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Students can't be part of main graduation because of Mexico trip

  • Story Highlights
  • Slippery Rock University students who visited Mexico will have own graduation
  • Student: "We are a liability ... we probably shouldn't be there"
  • Some students thrilled to get unique ceremony where they will know all graduates
  • Schools postponing proms, canceling graduations over swine flu fears
By Mallory Simon
CNN
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(CNN) -- Dan Godshall and 21 other students at Slippery Rock University will not be allowed to graduate at their school's main ceremony because they recently visited Mexico.

The group, worried about the border being closed, came back early to make sure they'd be at graduation.

Dan Godshall was worried at first about telling his mother he wasn't able to be at the main graduation.

The students, who returned this week after student teaching in Mexico, came back to the United States early because they were worried the border would be closed and they'd miss out on walking at their graduation.

But now, they'll be walking in their own graduation, without any of their classmates, because the college feared they may have been exposed to the H1N1 flu outbreak in Mexico.

"At first I was like, no way, no way," Godshall told CNN. "I had the irrational, 15-minute oh my God, oh my God, I can't go to my graduation."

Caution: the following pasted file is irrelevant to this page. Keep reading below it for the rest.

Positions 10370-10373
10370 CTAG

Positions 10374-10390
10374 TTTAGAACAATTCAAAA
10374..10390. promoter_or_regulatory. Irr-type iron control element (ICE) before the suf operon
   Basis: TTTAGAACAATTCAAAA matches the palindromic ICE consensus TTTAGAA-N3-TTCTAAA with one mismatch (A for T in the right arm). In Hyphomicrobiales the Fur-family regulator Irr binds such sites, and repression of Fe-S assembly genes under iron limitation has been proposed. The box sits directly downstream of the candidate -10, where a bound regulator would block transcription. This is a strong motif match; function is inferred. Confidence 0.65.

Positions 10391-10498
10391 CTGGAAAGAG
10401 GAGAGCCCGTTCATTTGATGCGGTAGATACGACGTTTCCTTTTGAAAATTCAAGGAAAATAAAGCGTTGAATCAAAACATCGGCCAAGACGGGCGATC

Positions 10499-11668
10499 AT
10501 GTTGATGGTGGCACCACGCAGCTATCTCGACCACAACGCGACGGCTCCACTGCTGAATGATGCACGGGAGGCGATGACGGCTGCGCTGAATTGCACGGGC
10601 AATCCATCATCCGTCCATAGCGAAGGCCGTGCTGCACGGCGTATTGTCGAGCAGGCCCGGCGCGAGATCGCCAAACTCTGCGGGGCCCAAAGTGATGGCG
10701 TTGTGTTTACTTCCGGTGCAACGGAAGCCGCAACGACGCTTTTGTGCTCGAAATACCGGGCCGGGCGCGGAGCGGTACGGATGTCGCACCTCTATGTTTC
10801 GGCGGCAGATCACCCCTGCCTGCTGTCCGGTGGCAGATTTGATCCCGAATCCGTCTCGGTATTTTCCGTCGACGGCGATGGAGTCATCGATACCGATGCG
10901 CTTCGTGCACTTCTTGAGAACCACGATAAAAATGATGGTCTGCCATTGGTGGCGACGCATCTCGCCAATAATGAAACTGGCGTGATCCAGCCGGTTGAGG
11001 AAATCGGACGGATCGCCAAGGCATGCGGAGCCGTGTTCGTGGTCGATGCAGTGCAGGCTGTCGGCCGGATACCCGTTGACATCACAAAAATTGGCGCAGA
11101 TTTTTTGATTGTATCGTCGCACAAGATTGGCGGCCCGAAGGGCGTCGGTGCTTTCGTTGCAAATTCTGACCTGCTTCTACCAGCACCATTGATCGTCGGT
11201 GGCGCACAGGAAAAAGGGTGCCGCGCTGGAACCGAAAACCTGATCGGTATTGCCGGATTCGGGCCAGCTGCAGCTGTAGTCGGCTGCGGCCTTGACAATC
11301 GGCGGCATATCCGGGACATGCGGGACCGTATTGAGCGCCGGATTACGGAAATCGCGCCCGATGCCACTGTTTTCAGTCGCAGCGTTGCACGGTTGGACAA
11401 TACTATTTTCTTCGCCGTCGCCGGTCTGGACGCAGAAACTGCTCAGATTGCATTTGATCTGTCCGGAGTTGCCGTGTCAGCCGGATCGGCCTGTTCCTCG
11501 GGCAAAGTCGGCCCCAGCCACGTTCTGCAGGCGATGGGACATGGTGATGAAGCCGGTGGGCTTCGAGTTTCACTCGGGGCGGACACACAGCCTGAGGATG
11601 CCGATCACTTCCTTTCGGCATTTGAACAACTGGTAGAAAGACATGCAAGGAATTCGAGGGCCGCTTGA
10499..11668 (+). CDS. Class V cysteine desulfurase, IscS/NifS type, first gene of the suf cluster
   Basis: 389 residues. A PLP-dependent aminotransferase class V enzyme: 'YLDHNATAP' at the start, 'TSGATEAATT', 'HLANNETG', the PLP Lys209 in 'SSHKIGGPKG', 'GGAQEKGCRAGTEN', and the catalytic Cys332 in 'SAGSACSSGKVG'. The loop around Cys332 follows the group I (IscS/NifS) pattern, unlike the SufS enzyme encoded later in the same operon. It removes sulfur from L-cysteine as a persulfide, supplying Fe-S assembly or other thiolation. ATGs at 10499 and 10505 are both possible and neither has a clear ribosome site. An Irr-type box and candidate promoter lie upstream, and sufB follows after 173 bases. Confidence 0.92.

The students got the news from the school and received an e-mail from the university's vice president explaining the change.

"The university has received hundreds of calls from students and parents who were worried about being exposed at the commencement ceremonies," the e-mail said. "We have an obligation to protect others from what they perceive is possible exposure to this virus."

When he heard the news, Godshall was worried about how he would tell his mother that she wouldn't get to see him walk across the stage with the pomp and circumstance that everyone else will have.

"I thought my mom was going to freak," he said. iReport.com: How should we handle swine flu

Senior Ryan Brisini said at first when he found out that he couldn't walk, he was "a little irked."

"But we are a liability, and if you are going to try and do the best thing for the school and the entire graduation ceremony, we probably shouldn't be there," he said.

So Brisini and Godshall took the news in stride.

The 22 students will get a ceremony unlike anyone else in the school -- and the main graduation will see a video of their ceremony.

"It makes us a little distinguished from the group," Godshall said. "We were already the Mexican group, the swine flu zombies, now it gives us something positive and everyone has to watch our ceremony."

And with a small ceremony, only attended by the 22 students, their family and friends and university officials, senior Ryan Brisini thinks it will be more memorable.

He won't have to sit next to a bunch of people he won't know, and he won't have to endure the lingering theatrics of a regular ceremony.

"I think its kind of cool because when you are with people for an entire month you bond with them, and I can say I'm genuinely excited for everyone graduating, whereas at the main graduation I'd be with a bunch of kids I don't know," he said. "With this I can clap and cheer for everyone and genuinely be happy for them."